A story in yesterday's Boston Globe features St. Albans, a small town in Vermont, population 5,086, that has spent sixteen years fighting retail giant Wal-Mart. The battle, believed to be the "nation’s longest ongoing Wal-Mart fight," commenced in 1993 when Wal-Mart sought to build a retail store on a cornfield across the street from the town's drive-in movie theater. Residents, environmentalists, and preservation groups have been fighting the development plan ever since.
The St. Albans Wal-Mart fight has raged in courtrooms and in town offices, produced a mountain of motions and rulings. At a recent hearing, pleadings from both sides totaled 1,000 pages. And there is no definitive end in sight. A judge is expected to issue a decision this fall that could send the case to the state Supreme Court, for the second time.
The residents of St. Albans are divided on the issue of bringing Wal-Mart to their town, with the debate causing significant tension and resentment in the community. Project opponents argue that building a 160,000 square foot superstore will have devastating long-term effects on the community, including shuttering local businesses and eroding the very "essence" of St. Albans, particularly the quaint downtown area. Supporters of the superstore maintain that St. Albans needs the cheap goods and employment opportunities that Wal-Mart has to offer.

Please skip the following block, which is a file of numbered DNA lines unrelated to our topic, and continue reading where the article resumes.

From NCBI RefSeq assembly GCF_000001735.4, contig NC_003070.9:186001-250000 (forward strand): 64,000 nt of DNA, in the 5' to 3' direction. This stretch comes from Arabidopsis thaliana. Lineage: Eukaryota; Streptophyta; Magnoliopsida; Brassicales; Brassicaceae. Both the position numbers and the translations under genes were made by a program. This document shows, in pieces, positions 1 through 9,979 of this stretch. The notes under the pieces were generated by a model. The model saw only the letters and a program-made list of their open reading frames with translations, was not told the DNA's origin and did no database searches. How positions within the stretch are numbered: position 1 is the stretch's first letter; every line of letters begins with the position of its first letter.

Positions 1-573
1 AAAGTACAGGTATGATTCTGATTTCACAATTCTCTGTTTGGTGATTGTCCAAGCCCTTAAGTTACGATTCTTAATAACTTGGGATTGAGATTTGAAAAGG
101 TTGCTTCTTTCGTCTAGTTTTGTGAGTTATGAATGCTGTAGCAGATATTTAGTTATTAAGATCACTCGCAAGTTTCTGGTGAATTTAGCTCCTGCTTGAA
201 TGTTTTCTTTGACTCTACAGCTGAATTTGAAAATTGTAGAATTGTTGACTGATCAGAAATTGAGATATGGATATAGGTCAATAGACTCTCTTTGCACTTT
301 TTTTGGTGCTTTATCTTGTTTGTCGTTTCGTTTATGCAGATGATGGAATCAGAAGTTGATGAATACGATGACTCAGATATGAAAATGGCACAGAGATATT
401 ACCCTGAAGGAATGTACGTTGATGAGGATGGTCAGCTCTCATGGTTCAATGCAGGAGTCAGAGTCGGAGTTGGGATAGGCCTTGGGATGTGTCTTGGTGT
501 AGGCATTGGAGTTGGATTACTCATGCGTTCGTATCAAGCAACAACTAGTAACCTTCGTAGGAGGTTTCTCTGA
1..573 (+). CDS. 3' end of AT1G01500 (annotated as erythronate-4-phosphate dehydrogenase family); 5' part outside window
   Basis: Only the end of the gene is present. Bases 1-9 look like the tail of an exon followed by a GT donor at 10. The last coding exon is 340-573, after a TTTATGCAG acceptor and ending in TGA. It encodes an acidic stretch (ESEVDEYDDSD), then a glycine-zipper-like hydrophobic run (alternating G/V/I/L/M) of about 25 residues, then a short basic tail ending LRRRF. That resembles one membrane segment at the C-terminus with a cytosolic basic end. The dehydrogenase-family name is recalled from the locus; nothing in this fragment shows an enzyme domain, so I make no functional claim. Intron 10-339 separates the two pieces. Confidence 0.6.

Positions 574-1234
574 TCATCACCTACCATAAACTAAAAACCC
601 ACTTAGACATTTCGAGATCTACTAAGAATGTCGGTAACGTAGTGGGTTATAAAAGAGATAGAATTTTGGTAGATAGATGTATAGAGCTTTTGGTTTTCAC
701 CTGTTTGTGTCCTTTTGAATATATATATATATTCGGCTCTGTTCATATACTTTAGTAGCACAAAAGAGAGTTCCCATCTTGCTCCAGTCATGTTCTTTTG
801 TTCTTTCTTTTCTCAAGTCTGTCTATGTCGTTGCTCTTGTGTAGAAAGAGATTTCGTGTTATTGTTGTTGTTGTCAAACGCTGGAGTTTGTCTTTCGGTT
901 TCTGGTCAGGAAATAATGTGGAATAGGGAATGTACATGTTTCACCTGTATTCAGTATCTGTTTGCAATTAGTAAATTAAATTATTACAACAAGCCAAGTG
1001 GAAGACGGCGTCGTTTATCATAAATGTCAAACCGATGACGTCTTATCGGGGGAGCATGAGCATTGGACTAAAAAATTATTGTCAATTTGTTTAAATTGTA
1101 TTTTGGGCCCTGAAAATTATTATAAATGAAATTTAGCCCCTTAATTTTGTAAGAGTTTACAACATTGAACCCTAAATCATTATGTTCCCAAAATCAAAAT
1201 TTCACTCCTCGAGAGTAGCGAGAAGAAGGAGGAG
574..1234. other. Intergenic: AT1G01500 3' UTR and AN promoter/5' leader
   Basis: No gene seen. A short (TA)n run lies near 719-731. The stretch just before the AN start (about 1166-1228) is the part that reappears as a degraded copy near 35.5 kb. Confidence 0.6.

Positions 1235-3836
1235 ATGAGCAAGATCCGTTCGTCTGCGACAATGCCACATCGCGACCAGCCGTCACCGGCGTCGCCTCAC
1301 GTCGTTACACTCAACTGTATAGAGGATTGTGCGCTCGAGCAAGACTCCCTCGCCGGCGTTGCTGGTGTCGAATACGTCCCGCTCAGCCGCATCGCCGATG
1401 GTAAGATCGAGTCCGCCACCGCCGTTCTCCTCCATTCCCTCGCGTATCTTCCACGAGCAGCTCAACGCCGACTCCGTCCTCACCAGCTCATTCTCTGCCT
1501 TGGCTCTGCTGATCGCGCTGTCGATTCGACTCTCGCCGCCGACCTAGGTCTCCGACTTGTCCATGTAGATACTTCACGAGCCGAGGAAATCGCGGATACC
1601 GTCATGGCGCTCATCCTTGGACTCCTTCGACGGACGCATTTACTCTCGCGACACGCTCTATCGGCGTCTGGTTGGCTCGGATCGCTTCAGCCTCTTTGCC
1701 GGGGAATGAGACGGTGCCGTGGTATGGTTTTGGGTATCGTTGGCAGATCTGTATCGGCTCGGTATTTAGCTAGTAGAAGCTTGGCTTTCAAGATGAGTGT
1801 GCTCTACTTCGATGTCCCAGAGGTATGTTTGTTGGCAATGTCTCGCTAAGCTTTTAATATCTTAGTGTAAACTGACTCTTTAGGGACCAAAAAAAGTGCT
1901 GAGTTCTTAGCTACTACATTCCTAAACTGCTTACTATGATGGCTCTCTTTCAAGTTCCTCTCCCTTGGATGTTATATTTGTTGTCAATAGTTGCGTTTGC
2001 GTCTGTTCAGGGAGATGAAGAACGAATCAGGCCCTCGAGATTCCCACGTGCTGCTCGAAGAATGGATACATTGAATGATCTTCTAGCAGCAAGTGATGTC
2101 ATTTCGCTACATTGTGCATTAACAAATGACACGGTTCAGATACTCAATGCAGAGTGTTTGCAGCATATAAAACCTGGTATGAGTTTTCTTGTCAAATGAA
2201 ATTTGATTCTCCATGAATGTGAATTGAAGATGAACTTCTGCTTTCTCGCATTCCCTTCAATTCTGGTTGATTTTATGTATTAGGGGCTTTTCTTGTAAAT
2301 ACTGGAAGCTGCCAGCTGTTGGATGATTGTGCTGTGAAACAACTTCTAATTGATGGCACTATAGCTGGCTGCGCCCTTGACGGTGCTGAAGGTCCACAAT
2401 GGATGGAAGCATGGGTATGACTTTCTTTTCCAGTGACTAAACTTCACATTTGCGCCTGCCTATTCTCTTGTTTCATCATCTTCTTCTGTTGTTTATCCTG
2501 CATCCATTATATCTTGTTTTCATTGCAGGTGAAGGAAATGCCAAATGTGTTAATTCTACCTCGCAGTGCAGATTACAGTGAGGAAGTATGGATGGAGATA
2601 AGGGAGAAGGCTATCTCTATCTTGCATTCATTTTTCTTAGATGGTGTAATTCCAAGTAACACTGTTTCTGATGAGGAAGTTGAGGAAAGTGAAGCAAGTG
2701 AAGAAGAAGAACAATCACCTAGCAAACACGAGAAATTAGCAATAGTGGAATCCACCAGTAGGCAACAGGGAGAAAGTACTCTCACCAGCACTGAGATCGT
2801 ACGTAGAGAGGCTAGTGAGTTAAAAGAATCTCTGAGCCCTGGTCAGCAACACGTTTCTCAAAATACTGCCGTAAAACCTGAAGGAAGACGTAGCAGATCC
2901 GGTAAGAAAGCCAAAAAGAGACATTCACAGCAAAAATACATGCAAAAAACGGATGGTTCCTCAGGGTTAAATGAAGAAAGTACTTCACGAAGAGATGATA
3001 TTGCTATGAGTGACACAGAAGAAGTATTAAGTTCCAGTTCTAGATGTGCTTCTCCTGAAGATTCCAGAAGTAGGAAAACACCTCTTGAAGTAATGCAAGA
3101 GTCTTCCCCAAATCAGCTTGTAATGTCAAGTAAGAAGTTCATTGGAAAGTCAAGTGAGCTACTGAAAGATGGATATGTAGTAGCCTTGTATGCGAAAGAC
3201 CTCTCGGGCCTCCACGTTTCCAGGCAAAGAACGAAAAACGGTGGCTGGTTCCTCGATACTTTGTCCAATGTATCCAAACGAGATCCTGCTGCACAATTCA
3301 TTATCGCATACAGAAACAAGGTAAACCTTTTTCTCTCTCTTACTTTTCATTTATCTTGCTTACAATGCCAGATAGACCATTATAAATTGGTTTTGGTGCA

Unemployment in St. Albans City, the town’s urban core, was 10.1 percent last month, and 2005 figures put median household income at $44,750, well below the Vermont average of $52,682.
Arguments of the project proponents also center around the issue of underwear. A waitress at Nana's restaurant explains, “You can’t even buy a pair of underwear here. Well, you can, but it’ll cost you $30.’’ Lee J. Kahrs, staff writer for the St. Albans Messenger introduced a 2004 piece on the Wal-Mart conflict with this visual:
Imagine you are enjoying a sunny afternoon in Taylor Park. All of a sudden, you remember you need new underwear. No problem! You zip across Main Street to the new Wal-Mart in downtown St. Albans.
For now, the residents remain divided as the 16-year battle drags on. If Wal-Mart wins, Vermont will have its fifth--and largest--Wal-Mart store and the people of St. Albans, it seems, will finally be able to purchase some underwear.